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Publication Date : 2017/12/18

<Hokkaido Summer Institute 2017>”Principles of Invasion Ecology” was held

Japanese version of this article

“Principles of Invasion Ecology” was offered as one of the courses for Hokkaido Summer Institute 2017. It lasted for 5 days from August 14th to the 18th.

In this course, undergraduate students were taught about invasive alien species and their problematic influence on diminishing native species, the problems they cause for human health and the issues they can cause for the environment and human society. This class aimed not only to teach students the progress of invasive species and the damage they have caused, but also to arm them with an understanding of the causes and prevention methods against invasive species. The main lecturer of this course was Dr. Al Glen from New Zealand, a leading country in studies on invasive species. This class offered both lectures and seminars.

Invited Foreign Lecturer Al Glen (Landcare Research/New Zealand)

In class, Dr. Glen makes use of detailed slides for his lecture in each period. Furthermore, if necessary, the Faculty of Letters Regional Sciences Major’s own Professor Tohru Ikeda uses concrete examples in Japan for supplementary explanations. At the end of each lecture subject, a test is given on the content of the lecture in order to ensure that students have thoroughly grasped the material.

Everyone checking the answers to the test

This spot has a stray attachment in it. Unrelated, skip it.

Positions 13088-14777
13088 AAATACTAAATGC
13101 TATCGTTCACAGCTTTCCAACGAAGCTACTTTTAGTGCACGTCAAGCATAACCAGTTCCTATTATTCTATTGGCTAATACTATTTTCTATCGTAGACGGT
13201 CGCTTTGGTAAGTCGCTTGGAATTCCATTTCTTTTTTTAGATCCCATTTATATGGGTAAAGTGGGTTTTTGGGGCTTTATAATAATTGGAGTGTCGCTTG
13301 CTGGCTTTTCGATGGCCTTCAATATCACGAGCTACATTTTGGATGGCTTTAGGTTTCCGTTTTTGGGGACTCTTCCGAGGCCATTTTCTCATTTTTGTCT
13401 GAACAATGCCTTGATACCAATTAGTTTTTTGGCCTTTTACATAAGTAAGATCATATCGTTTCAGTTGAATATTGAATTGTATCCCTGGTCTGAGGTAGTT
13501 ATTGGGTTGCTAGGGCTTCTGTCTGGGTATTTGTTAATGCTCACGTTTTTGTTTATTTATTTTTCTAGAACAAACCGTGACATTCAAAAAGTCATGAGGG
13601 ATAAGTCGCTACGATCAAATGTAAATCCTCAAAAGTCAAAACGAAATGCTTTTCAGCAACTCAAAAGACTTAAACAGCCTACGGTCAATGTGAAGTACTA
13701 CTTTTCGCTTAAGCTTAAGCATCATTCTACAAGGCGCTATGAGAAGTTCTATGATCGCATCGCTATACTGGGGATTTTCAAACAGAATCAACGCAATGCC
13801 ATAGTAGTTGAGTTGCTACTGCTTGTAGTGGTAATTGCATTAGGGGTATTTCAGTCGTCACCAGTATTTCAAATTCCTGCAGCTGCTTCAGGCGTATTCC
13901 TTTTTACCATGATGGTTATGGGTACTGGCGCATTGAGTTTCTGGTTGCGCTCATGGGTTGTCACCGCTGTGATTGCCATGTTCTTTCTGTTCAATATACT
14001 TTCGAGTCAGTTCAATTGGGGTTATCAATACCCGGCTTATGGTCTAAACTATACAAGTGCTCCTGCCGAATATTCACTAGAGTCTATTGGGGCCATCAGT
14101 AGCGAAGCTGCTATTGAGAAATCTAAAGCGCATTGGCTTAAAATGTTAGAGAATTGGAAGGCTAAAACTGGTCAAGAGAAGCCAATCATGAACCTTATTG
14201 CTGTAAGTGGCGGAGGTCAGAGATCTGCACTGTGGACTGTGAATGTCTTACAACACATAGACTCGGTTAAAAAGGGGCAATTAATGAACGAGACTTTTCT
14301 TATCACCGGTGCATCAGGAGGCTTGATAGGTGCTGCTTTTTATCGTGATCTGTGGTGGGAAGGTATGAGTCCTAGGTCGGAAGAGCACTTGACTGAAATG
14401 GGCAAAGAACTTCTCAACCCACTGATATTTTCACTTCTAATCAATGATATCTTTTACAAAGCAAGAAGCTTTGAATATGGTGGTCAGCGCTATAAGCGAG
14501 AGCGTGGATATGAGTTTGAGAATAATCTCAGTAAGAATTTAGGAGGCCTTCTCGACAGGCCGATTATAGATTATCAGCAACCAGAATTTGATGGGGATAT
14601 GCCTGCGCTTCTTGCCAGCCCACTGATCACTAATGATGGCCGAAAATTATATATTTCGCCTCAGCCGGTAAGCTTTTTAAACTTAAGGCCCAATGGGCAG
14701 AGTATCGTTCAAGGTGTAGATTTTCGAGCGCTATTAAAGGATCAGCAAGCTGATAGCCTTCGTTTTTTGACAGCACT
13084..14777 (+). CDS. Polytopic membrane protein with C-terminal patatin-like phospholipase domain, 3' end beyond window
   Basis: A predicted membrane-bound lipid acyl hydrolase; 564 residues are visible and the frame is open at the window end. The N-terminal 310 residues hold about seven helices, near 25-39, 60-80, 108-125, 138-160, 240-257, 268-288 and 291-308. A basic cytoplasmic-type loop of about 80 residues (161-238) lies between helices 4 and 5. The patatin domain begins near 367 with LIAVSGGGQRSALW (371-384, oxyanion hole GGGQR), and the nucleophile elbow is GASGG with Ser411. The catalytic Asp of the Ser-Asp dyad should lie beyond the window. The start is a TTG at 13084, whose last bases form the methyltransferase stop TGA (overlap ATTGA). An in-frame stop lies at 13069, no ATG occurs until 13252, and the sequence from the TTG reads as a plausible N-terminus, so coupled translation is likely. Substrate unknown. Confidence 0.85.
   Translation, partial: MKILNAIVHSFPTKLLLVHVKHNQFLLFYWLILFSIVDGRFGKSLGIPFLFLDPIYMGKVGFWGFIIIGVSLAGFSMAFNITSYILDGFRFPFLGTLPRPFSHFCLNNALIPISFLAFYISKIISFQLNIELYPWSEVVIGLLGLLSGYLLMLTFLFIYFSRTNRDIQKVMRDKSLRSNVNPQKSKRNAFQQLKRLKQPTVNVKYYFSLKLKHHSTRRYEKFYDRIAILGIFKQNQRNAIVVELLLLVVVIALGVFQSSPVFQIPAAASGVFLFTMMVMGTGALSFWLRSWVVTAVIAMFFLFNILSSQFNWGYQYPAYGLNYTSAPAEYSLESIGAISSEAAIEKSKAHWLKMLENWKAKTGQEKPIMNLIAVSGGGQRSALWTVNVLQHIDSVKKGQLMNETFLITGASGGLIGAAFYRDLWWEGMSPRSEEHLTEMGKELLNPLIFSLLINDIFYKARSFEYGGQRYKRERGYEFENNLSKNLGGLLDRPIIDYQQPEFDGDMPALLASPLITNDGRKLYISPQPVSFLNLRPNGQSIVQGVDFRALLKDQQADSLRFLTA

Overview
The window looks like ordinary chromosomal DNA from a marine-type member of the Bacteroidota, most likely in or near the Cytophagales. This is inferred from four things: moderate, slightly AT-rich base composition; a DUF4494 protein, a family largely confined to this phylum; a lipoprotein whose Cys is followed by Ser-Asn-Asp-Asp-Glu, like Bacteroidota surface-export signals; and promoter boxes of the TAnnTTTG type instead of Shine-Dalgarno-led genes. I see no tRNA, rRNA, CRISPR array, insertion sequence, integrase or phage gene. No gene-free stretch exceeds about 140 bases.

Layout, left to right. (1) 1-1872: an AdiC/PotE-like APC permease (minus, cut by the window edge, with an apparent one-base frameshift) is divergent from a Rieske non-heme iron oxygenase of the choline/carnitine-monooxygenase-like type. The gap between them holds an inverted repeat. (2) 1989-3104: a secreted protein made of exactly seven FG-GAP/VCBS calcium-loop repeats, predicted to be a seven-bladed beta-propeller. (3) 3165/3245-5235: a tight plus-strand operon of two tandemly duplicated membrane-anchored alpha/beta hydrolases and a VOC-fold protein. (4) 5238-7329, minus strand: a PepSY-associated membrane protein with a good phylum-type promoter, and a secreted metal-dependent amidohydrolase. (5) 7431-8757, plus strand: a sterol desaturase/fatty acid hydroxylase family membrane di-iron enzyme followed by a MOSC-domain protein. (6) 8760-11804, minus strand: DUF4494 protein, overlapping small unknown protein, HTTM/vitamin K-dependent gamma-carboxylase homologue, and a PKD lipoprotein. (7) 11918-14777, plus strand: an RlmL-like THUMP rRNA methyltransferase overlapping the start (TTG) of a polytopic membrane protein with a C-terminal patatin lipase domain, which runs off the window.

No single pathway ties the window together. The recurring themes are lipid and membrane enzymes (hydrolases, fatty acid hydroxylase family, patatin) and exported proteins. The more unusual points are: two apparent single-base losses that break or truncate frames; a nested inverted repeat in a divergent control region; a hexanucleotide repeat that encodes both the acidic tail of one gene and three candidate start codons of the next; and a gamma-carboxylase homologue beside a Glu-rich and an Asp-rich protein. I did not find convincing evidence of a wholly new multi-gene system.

Students asking questions

The content of the class began from an explanation of what invasive alien species are, and went on to cover the themes of their characteristics, the process of invasion and its influence, the regionality and mutuality of invasive species, and new concepts of eco-management and risk evaluation that includes invasive species. This class thus covered invasive ecology so that students could gain a systematic and comprehensive understanding of the topic. Hence, while it was an introductory class, it furthermore offered a wealth of knowledge to the participating students.

On the final day, students participated in a group work project on a risk assessment system for invasive alien vegetation. Participating students divided into small groups, at which point they would all use the same evaluation index for the project given to their group. In the end, groups would present the results of their work and answer questions from the lecturers.

Group work

Group work
Students also received advice from the lead professor, Professor Tohru Ikeda

Students expressed high levels of satisfaction on their surveys. Particularly, the fulfilling lectures seems to have received positive evaluations. While many students felt that the tests and reports for the classes were challenging, being able to not only hear lectures to from a world-leading researcher, but to also discuss and work on this topic made this a fulfilling 5 day-class. Next year as well, Dr. Glen will be invited to work continue this class.

 

# relevant class of HSI2018

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